Brouwerij St. Bernardus/Verhaeghe: St. Bernardus Abt 12, a clone of arguably the best beer ever made

Deschutes: TBA

Durango: Durango Brewers Reserve

Goose Island: just the standards you get everywhere

Kannah Creek: Broken Oar IPA

Kona: Big Wave is the only one listed

Lagunitas: Little Sumpin’ Sumpin’ Ale

Left Hand: Widdershins Barley Wine

Magic Hat: Electric Peel IPA

Mother Road: They are tapping a special firkin right at 3 p.m., whose identity has not been disclosed. Otherwise, Lost Highway Black IPA.

New Belgium: Rampant Imperial IPA

Odell: 90 Shilling

Omission: Just the IPA, but for your gluten-free friend(s), this is the one.

Oskar Blues: Old Chub Nitro

Pagosa: Chile Verde Cerveza (Franz Solo swears it’s the best green chile beer on the planet.)

Pyramid: just the standards you get everywhere

Redhook: they only plan to bring Audible Ale

Sierra Nevada: Hoptimum Whole-Cone Imperial IPA

Sour Power: A collection of foreign sour beers, take your pick if you like the genre

Southern Star: Buried Hatchet Stout

Squatters: Off Duty IPA

Tommyknocker: Maple Nut Brown

Traveler Beer Co.: three citrus-infused beers, take your pick

Upslope: IPL, though again this should be a popular destination for everyone who has never had this newcomer to NM.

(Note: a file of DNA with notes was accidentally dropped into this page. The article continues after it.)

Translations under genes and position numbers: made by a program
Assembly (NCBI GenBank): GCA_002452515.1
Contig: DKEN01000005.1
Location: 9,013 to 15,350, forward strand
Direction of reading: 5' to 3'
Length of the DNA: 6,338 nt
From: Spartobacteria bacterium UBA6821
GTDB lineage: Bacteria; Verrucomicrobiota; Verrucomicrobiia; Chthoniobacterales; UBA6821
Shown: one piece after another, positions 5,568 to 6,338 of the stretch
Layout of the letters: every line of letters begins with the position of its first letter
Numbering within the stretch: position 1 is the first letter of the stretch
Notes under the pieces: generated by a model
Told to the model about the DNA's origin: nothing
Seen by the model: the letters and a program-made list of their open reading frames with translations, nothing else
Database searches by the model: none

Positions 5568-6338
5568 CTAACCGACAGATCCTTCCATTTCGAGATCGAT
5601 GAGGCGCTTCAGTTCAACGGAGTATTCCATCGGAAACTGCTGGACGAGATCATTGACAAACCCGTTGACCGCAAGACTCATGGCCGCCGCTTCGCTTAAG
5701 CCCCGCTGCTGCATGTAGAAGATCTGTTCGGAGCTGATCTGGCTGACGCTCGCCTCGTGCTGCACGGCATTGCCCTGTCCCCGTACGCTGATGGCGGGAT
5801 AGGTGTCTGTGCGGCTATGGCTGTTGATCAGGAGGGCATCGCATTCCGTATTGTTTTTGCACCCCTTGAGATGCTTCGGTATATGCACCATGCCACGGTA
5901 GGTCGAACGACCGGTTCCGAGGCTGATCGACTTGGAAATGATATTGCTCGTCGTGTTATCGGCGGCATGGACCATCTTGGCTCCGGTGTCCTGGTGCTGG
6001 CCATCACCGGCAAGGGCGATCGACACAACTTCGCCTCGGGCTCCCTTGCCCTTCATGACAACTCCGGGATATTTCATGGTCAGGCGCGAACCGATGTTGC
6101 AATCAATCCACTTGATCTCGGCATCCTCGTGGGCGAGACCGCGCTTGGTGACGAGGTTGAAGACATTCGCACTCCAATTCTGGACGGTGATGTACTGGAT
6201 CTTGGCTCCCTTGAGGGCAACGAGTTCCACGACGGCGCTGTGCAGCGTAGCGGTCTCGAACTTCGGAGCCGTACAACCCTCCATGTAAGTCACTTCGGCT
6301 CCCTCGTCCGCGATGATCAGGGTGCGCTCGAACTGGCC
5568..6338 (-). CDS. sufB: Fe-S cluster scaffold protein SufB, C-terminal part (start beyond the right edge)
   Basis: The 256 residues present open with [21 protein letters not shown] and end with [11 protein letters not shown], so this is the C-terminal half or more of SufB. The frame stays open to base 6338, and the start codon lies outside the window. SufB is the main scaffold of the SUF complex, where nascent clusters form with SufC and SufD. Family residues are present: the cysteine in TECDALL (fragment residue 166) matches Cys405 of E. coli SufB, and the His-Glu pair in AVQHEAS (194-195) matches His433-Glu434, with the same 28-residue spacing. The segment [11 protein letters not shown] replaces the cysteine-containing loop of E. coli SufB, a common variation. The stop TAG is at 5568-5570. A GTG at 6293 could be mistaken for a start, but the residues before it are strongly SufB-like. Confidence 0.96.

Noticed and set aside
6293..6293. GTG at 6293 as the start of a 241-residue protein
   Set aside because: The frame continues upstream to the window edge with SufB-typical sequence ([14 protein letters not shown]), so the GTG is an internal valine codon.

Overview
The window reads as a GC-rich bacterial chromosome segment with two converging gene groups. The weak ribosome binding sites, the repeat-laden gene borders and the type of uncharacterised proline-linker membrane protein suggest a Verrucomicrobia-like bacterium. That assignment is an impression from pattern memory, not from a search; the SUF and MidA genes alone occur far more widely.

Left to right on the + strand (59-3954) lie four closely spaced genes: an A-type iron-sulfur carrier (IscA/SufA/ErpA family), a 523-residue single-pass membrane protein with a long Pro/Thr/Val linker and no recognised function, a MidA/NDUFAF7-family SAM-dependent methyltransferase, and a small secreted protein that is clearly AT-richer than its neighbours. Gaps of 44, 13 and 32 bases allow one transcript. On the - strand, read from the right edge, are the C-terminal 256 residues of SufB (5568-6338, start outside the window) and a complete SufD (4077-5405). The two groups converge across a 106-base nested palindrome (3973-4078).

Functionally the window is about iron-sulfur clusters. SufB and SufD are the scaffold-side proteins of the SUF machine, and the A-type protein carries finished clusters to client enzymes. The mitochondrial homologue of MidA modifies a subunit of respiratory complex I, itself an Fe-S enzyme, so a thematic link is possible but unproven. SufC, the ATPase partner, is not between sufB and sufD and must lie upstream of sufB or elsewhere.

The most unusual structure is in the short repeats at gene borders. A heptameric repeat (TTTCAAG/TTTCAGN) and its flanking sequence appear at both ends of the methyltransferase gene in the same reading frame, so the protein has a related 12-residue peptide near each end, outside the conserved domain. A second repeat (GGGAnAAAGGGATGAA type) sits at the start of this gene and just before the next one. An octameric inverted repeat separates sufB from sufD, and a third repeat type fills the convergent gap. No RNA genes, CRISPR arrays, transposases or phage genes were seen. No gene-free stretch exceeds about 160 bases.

Wasatch: Devastator Doppelbock

Widmer Brothers: It’s just Upheaval IPA, but it’s a decent, middle-of-the-road example of the style.

We will update this list for any TBA above. Adam and I will be both be at the event and we will have sign-up sheets for the new NM Brewers Guild Enthusiast Membership. All we are taking down are the names and emails of those interested.

Cheers!

— Stoutmeister

The 16th annual San Juan Brewfest took place on Saturday, August 23, in beautiful downtown Durango. Benefiting the United Way of SW Colorado, the brewfest had a great turnout, despite the rain that threatened to dampen the mood. Held at Buckley Park near the northern tip of Main Street, there couldn’t be an easier event to find, or find your way home from.

There was quite the crowd at the San Juan Brewfest.

There was quite the crowd at the San Juan Brewfest.